He said Covid-19 was a new disease and for that reason, there were no professionals in Afghanistan and neighboring countries who had received two years of training.

Ventilators’ unprofessional use causes death

After first outbreak of Covid-19 in Afghanistan, there were rumors that most people who received oxygen on ventilators died.

New York Times in a post six months ago said that using ventilators for a patient even in New York was like a death sentence.

The report said that two-third of patients attached to ventilators in (Northwell Health) healthcare center in New York had died and the death toll in other hospitals was also similar.

Pajhwok asked the ICU professional about this in Afghanistan, he said, “Yes, that is true, unfortunately many people lost lives on ventilators during Covid-19 disease, because there was no a professional to operate the ventilators.”

The source said ventilators were not used as required in Afghanistan due to shortage of professionals to operate them.

He said a number of health professionals also died in the first wave of coronavirus in the country but the first doctor who lost his life was due to unprofessional use of ventilator.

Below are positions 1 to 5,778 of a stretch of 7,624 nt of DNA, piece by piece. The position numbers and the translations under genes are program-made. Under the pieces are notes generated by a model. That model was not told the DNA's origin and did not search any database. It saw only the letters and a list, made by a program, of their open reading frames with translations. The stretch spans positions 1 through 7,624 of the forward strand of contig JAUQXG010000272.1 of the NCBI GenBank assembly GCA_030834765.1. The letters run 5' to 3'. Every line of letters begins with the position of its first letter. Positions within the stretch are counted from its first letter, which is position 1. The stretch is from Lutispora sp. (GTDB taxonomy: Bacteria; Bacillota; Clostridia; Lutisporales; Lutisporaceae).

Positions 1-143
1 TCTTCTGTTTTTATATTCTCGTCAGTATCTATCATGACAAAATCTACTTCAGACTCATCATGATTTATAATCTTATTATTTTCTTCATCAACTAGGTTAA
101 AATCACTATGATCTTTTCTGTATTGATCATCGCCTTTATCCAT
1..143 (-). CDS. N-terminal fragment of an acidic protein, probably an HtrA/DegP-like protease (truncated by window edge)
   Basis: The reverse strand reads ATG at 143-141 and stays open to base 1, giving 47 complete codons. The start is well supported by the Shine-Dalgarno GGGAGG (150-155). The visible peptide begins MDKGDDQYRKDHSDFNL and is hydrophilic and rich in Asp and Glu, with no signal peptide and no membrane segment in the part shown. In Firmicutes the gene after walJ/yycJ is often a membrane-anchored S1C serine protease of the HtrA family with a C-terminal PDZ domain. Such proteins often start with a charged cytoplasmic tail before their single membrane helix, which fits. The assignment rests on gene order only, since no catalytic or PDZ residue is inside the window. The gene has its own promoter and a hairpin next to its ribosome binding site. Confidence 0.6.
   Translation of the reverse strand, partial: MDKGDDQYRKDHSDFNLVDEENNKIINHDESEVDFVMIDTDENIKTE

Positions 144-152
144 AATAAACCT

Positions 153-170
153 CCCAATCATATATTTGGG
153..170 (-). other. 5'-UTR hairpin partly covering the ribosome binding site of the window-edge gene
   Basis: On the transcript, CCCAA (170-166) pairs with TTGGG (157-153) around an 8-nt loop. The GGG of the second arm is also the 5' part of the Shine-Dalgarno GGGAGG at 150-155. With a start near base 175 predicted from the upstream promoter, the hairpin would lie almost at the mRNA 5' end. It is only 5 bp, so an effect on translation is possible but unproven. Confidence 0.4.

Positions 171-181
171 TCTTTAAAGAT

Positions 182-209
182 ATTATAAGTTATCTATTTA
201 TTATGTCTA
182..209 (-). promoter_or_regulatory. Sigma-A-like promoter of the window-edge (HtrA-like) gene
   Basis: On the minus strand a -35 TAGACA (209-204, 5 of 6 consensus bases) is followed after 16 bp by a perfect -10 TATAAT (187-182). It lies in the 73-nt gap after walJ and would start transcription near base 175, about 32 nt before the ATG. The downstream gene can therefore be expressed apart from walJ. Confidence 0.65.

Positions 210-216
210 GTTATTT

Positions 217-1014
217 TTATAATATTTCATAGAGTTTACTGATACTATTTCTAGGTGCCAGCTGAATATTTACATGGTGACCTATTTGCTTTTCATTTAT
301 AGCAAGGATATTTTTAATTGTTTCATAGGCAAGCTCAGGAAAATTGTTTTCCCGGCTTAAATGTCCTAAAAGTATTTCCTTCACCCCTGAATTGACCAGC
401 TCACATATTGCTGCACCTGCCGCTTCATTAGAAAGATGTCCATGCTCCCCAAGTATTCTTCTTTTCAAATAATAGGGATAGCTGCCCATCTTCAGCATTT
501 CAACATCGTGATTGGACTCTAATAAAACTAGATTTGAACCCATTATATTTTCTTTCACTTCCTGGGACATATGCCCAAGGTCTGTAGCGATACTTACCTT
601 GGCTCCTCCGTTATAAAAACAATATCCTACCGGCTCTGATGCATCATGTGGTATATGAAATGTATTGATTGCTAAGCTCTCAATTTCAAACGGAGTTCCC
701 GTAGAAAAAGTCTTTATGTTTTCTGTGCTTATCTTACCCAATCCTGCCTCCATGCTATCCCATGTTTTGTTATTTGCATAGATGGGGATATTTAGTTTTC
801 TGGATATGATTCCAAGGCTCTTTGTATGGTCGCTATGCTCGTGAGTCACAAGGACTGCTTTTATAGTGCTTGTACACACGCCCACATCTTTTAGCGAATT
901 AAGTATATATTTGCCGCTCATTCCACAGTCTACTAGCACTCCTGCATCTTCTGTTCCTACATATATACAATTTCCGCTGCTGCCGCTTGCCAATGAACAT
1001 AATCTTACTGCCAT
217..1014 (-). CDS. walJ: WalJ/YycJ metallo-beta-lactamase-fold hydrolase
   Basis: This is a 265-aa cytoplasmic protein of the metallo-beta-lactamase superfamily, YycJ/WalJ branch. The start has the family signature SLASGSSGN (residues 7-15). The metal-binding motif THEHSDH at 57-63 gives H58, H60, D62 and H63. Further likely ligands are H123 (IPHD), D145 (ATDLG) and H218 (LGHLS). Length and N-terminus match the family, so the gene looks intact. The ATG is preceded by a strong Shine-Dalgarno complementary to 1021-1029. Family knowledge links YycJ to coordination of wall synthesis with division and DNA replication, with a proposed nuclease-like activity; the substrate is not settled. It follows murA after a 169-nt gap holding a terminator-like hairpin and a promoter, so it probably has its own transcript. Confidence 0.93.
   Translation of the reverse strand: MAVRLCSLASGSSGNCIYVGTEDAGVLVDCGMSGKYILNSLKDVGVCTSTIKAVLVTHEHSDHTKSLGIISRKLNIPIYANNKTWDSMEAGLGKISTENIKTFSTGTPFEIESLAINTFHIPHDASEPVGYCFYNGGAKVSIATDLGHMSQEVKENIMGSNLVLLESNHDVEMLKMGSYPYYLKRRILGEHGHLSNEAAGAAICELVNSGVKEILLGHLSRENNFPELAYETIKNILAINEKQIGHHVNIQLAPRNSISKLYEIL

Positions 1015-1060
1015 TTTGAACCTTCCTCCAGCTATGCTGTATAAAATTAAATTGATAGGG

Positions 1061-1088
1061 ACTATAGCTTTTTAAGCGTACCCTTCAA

However, Taraki said it was not true that most people lost their lives due to their attachment to ventilators or wrong usage.

“What about those large numbers of patients who recovered? If it is not professional use then what is? We have professional personnel and we have offered good services,” he said.

He said the disease was new in Afghanistan and the world and mistakes might have had happened, but the people who died was not due to only unprofessional use of ventilators.

Taraki said only patients who were in critical condition were placed on ventilators and that was also a reason of high death rate.

This report has been produced by Pajhwok and financially supported by UNDP.

Nh/Mds/ma